”Librarians like throwing away garbage to make space, but archivists,” he said, “they’re too crazy to throw anything out.”
”You’re right,” I said. ”I’m more of an archivist.”
”And I’m more of a librarian,” he said.
”Can we still be friends?”
Steinberg worked in the prison library for (I think) about two years, and it's clear that during that time--even when under incredible amounts of stress--that he developed a sense of professional ethics and responsibility the dovetail quite closely with those that were instilled in me during library school. It's heartening, I think, that working in a library environment (any library environment) has the potential to bring out similar impulses--developing strong service protocols, finding ways of providing access to information, developing professional/educational programs--in both people who have professional training in librarianship, and people who don't. ...more
I'm about half way through Season to Taste and the book is about to be due at the library. Rather than finish it, I think I'm just going to give up onI'm about half way through Season to Taste and the book is about to be due at the library. Rather than finish it, I think I'm just going to give up on this one. As someone who loves to cook but had a limited sense of smell, I thought I'd get a lot out of Birnbaum's memoir. She was an aspiring chef, but completely lost her sense of smell when she was hit by a car while jogging. Birnbaum does a great job of really zeroing in on the sense of loss and isolation that came to her after losing her smell, and by extension, almost all of her sense of taste. She is able to capture--quite poetically--the depth of emotions and memories that are contained in tastes and smells. She also expands her discussion to other things affected by a loss of smell--sexual attraction, for instance, which some scientists believe is linked to pheromones that humans can smell, subconsciously, in one another. (The existence of pheromones in humans is apparently a hot debate among scientists.)
But while I realize that this was terribly, life-alteringly traumatic for her, and happened when she was rather young, I couldn't shake my consistent irritation at her mountains of self-pity (and overly flowery writing) throughout the narrative. Especially after--against all odds--she begins to develop a sense of smell again. After discovering that her newish boyfriend has always worn cologne that she can't smell, Birnbaum begins to cry. "I don't really know him," she thinks (italics hers). She later laments: "I couldn't detect the intricacies of Syrian oregano or lemon thyme, the herbs that were once so relevant to my daily life." You can almost hear her whine.
Some of my reaction is obviously tempered by the fact that I probably have never smelled the intricacies of Syrian oregano and resent Birnbaum telling me that my life--and food, and cooking--is materially worse for it. There's a scene in which she can't tell whether or not she is smelling a skunk or a baked good, which I have to say, is not an uncommon sort of experience for me. (Except for me, it's usually a question of "food or garbage"--like is this a nice restaurant smell, or a bad trash smell?) However, it also comes down to the fact that Birnbaum obviously had started working on her book in the midst of her olfactory depression and has access to some amazing people throughout. She calls up Ben Cohen, from Ben and Jerry's Ice Cream, who apparently also can't really smell (that's why there are so many textures in their ice cream). Robert Pinsky--the former poet laureate of the United States--reads her poetry over the phone and discusses how hard it is to describe a scent. She goes to a lecture about the sense of smell with Oliver Sacks (the neurologist and author of Awakenings and The Man Who Mistook His Wife for a Hat) and is really upset to discover that although he finds her situation "fascinating" Sacks can't explain and diagnose her condition. "I suddenly felt cold," Birnbaum writes. "His words were so casual. I didn't want fascinating. Doesn't he know?" Ugh.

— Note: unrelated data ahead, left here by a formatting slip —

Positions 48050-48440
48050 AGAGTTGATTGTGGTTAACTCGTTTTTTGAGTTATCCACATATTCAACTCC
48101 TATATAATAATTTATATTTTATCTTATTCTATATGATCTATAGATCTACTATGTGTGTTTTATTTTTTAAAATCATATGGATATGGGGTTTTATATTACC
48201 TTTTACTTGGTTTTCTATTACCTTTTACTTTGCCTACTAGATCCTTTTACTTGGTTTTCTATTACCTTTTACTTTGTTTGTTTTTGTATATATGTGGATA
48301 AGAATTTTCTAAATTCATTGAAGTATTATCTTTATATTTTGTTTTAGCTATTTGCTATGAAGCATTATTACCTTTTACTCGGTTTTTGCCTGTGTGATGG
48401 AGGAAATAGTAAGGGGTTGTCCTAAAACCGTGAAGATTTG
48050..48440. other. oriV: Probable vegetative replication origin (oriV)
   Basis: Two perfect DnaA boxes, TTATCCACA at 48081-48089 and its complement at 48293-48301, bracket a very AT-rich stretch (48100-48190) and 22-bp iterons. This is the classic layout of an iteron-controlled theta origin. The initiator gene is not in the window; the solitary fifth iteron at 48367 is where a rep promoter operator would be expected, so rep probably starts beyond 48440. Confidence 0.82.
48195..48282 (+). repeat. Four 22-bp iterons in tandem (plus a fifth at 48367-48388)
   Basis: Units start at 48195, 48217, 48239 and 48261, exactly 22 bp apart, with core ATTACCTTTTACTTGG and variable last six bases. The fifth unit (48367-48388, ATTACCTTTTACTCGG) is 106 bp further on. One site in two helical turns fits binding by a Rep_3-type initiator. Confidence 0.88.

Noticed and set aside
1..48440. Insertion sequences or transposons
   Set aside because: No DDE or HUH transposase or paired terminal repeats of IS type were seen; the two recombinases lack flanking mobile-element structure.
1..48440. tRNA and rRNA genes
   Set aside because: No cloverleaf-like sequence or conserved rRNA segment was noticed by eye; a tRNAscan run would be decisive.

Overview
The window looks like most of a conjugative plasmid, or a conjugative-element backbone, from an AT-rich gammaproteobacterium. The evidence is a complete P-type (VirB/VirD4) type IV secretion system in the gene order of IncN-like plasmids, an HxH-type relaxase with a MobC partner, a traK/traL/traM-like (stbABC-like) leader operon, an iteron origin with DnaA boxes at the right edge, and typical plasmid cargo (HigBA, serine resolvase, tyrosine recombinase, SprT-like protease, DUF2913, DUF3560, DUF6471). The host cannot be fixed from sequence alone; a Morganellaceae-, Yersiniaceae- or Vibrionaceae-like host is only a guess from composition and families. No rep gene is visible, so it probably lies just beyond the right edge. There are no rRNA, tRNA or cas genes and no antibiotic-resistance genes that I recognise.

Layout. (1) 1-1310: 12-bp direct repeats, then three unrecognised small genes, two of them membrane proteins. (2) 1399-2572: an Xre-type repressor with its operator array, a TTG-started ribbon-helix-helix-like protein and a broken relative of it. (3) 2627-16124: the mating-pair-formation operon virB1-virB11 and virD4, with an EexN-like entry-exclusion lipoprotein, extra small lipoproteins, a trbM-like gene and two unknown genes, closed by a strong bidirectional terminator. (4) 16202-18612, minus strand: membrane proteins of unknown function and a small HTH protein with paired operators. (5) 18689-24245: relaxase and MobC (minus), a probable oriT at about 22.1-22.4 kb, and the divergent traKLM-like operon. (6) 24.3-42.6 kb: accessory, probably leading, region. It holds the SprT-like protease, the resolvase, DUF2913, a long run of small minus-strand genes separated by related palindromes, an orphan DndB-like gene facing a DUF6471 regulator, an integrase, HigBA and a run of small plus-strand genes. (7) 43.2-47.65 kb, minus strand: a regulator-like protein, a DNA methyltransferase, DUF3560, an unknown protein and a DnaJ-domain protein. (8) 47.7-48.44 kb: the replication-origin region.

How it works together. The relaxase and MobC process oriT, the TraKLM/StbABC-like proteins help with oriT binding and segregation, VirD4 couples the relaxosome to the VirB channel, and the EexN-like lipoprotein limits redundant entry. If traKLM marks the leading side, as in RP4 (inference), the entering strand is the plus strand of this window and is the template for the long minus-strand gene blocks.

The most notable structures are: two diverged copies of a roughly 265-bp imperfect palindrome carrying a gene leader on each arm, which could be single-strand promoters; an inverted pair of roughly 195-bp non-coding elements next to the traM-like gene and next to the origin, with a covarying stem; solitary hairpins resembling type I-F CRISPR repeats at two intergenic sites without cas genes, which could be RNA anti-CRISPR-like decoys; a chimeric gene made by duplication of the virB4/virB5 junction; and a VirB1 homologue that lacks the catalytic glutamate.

And so, although I haven't gotten to the part where Birnbaum goes and studies with a perfumer in France or eats at Alinea and somehow overcomes--I'm giving up now.
This was one of several light palate cleansers that I ingested while dragging myself to the finish line with a couple of other (very good, but) very tThis was one of several light palate cleansers that I ingested while dragging myself to the finish line with a couple of other (very good, but) very time consuming projects. I picked this up mostly just because I like Savage's column and I only recently found out that he's written a number of books. But, as I find out that more and more of my high school class (all 700 of them) are getting hitched (and getting divorced) in the old west and popping out oodles of babies, my own aversion to the holy state of matrimony is probably becoming a bit overstated. So I thought I take a gander at what the man who coined the terms 'pegging' and 'Santorum' had to say about things.
Dan Savage is, as one might assume, an interesting guy. Not just because he's inflammatory and brash and frank about sex (which is all great), but he also manages to duck stereotypes about just how 'alternative' one truly is/'has' to be if they are going to espouse such viewpoints. Yes, he's a gay man who believes that (under very specific circumstances) it's okay for couples to 'cheat' on each other. But he's also the primary breadwinner of his household, has a partner of 10 years who is a stay-at-home dad, and really, really does believe in the sanctity of marriage. It's telling that such circumstances might feel at first to be incongruous.